Remember, associations are usually powered by tons of volunteers. Yes, even professional associations with expensive dues. If you want to grow yourself, start by giving to your industry by via an association.

 

Advice Isn’t What You Need – Don’t Miss the Value in an Intro

Bad Advice Cartoon

When you meet someone new, how often do you have a clear expectation of what they can do for you?    Particularly when you reach out to someone and ask for a meeting, advice, or assistance: do you have a clear picture in mind of what “yes” looks like?   What is success?

I bring this up because I take many meetings with young entrepreneurs who ask for help, but after digging in, they don’t actually know what they need or what they’re asking.

Advice is cheap. Advice is readily available from every dude sitting at a bar or eavesdropping in Starbucks.     Reaching out to an individual to ask advice is nice, but plain ol’ advice probably not real value that moves the needle for you.

In my case, if you come asking my advice, you should know that I don’t know your situation any better than you. My so-called advice for you will only be as good as my own experiences, which may or may not be relevant to your situation, and in most cases may have only a single common thread with where you are.  I wouldn’t take advice from me, if I were you.

So here’s a tip: I only have one humble value-add for your trajectory. My network.

What does it look like when I offer this value to you? It looks like this:

“Mike meet Joe – you guys should get together.”

Of course there is more to my introduction than a one-liner. Usually I follow a double-opt-in process where I clear the introduction with both sides before actually making the connection.

The point is that too often we miss the value in an introduction.   We may think that we are being pawned off or we are just running in circles going from one introduction to another.

The secret is to realize that each meeting is a new relationship. Each introduction is a win. Each introduction is an entirely new network of potential introductions. And if you believe that meaningful relationships are the most important thing for your success, then pay attention to the measurement for wins.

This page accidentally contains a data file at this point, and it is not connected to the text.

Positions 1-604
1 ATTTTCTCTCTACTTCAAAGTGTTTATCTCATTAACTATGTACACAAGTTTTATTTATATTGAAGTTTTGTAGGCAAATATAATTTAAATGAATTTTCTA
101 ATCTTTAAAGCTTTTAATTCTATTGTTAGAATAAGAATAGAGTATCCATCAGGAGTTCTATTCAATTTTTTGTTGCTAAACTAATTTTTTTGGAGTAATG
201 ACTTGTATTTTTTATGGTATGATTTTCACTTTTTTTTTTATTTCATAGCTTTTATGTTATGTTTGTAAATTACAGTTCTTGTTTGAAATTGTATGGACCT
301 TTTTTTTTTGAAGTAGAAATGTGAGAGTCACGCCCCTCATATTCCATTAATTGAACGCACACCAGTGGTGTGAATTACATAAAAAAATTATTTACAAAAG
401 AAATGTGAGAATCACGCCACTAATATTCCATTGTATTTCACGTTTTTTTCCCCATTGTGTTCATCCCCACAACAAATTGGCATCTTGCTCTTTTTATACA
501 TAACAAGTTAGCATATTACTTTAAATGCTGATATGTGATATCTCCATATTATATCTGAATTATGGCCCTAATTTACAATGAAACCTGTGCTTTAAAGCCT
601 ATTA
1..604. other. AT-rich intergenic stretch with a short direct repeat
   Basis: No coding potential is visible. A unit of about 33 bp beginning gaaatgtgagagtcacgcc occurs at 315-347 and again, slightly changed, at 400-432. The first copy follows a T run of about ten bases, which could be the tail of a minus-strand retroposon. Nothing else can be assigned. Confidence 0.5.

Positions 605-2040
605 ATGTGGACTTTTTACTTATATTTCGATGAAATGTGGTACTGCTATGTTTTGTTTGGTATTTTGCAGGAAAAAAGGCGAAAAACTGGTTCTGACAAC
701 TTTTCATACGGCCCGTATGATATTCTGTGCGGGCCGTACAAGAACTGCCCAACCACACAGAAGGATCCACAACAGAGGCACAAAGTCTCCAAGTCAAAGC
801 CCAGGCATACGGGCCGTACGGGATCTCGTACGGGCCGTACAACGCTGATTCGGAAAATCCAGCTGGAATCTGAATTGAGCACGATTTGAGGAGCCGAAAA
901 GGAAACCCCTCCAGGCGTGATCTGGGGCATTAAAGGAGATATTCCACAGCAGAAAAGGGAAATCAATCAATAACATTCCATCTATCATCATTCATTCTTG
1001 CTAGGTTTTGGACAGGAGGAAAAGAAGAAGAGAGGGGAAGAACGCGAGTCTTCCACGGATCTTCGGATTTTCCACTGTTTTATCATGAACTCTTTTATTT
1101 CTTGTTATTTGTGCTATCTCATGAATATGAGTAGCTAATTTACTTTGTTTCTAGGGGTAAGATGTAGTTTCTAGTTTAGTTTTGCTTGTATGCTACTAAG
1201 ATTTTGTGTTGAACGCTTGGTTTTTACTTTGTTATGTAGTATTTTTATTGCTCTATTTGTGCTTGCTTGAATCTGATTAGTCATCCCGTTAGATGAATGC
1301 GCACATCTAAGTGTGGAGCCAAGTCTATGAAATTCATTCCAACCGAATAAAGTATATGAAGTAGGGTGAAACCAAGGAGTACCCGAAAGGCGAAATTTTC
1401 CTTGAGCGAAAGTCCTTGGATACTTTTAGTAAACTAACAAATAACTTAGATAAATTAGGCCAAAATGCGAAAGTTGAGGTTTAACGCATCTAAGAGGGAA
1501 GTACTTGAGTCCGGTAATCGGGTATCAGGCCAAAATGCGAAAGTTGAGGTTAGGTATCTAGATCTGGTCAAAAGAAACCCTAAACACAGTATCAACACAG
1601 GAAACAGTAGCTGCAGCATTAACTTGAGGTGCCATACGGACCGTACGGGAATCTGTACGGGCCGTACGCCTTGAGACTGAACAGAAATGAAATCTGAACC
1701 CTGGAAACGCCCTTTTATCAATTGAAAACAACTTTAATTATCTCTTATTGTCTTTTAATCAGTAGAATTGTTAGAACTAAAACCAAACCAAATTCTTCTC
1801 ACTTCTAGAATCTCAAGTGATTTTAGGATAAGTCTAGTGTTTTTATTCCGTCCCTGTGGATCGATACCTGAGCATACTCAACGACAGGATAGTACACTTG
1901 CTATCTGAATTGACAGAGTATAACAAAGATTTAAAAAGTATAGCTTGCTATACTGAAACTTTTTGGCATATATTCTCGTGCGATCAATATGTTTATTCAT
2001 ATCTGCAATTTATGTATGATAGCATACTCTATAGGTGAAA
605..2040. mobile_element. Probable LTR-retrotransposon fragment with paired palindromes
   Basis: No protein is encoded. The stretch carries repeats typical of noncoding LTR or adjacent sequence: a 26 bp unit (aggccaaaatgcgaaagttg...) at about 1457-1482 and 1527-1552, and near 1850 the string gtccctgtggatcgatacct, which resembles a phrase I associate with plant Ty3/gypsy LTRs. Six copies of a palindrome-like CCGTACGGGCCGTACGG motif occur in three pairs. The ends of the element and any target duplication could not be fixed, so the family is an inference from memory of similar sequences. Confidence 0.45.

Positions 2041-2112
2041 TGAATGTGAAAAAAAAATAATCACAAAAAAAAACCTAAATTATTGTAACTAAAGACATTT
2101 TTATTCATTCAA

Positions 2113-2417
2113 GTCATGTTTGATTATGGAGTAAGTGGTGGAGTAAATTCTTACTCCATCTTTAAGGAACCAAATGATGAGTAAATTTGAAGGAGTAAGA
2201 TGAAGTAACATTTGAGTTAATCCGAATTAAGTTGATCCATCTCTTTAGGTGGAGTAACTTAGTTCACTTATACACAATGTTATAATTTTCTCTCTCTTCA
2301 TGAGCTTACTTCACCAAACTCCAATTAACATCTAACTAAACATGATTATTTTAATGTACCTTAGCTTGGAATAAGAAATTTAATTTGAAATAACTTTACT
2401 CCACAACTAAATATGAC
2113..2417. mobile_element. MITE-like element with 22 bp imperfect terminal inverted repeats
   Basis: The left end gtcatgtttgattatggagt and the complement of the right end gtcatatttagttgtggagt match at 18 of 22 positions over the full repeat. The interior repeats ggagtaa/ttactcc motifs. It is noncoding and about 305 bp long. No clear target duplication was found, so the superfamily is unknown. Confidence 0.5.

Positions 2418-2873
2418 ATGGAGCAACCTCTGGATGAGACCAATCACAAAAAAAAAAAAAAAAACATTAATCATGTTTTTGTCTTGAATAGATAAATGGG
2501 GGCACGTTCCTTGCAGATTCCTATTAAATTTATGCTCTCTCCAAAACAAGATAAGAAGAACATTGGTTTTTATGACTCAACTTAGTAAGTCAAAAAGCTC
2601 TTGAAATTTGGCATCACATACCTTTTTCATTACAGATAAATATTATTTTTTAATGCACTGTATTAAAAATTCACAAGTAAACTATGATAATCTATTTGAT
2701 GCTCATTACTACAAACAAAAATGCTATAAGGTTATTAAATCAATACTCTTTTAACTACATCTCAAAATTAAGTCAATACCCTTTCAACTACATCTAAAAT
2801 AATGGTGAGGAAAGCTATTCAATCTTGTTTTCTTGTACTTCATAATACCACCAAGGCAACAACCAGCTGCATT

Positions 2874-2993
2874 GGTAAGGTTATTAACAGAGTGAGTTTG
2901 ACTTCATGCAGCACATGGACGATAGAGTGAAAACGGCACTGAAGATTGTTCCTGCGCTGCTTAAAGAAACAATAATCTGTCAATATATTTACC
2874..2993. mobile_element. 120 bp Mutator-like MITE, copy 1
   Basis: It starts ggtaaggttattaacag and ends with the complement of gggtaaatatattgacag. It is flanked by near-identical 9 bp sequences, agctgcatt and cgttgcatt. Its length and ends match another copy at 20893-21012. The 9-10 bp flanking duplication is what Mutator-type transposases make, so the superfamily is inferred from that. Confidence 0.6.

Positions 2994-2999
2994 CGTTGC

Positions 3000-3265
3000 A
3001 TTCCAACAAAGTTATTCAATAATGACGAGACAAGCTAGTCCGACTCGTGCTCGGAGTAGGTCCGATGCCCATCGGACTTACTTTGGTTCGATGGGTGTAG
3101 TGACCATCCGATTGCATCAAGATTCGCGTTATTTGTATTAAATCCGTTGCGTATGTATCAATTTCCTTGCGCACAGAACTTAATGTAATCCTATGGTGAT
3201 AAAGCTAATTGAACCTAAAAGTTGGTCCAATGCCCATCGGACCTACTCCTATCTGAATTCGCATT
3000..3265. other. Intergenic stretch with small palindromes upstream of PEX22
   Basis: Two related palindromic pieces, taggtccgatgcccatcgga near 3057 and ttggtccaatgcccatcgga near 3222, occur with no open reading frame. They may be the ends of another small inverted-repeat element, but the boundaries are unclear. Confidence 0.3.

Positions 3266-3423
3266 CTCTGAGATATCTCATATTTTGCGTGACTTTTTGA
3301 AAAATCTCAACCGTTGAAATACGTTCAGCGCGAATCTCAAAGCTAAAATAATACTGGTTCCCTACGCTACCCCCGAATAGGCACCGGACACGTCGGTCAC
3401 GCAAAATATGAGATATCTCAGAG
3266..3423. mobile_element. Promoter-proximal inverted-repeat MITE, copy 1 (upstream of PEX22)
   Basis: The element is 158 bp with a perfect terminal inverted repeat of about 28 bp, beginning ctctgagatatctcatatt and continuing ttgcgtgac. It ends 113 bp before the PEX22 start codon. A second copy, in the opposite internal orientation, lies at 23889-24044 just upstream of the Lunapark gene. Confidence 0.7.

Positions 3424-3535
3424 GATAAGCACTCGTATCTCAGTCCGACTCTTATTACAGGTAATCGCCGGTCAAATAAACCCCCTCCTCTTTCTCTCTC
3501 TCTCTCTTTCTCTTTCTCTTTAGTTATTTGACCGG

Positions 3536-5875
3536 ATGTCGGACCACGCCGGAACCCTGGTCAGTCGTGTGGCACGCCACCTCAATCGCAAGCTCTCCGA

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Startup Problems

I’m not different from most entrepreneurs in that I have the patience equivalent to that of gravity.   (E.g. If something has to come down, it may as well come down right now.)   We see where we want to be and when we decide we want to be there, we are immediately uncomfortable not being there.

In Startup Life, you set out to build a company. Maybe for the first 2 weeks you are excited to “do” a startup. But for those who have been down the path before, you know what the company looks like and it does not look like a startup.

As our startup team is starting to find our groove— deals are closing, issues are happening and being fixed, recruiting is going— all of these things are making it start to look more like a company and less like a startup.

But with all that patience we talked about before, we start to immediately think about ourselves as a company… and when we do that, a funny thing happens.    All of the things that are normal checklist items for a startup to get done to become a company, all of a sudden can feel like problems.

Problems everywhere!  Our offer letter sucks, that’s a problem.   We don’t have enough MRR to do X: problem.   Our product only has 20% of the capabilities that we want it to have: problem.    Our engineering team is too small: problem.

But in reality, these aren’t problems, they are just things to do.   At the end of the day sometimes, I walk out of the Village thinking “Oh crap, we have a company with tons of problems.”  But honestly, every thing that we see is a problem, isn’t something that fell apart because we haven’t been paying attention, it’s just something that we haven’t gotten to… yet.

It is excruciatingly difficult to step back, remember the big picture, and slow down the analysis. But when you do, you’ll remember who you really are, how impressive it is what you’ve accomplished already, and how to enjoy the fact that you have so many opportunities every day to shape what will become a great organization.   Just keep moving. Each day, get something important done.

Hire Competitors – Four Reasons Why

 

Hiring RunnersSince the launch of Voxa, we have been in heavy recruiting mode. It has been a ton of fun and we’ve met many fantastic people.   I can now say with certainty that the Village as a recruiting tool is more real than I expected. People really want to work in the high energy atmosphere that is the Atlanta Tech Village.

Given this great environment for us as a company, with lots of great people to choose from for each area of the business, we have the luxury of choosing the best of the best.

One trait that I believe comes with the best recruits for any startup is their proven competitiveness.   Runners, athletes, even fine arts: startups should look for competitors.

Of our first two full-time sales hires for Voxa: one has a couple of state championships in a very competitive sport under his belt, and one is an aspiring Olympic athlete… yes, THOSE Olympics!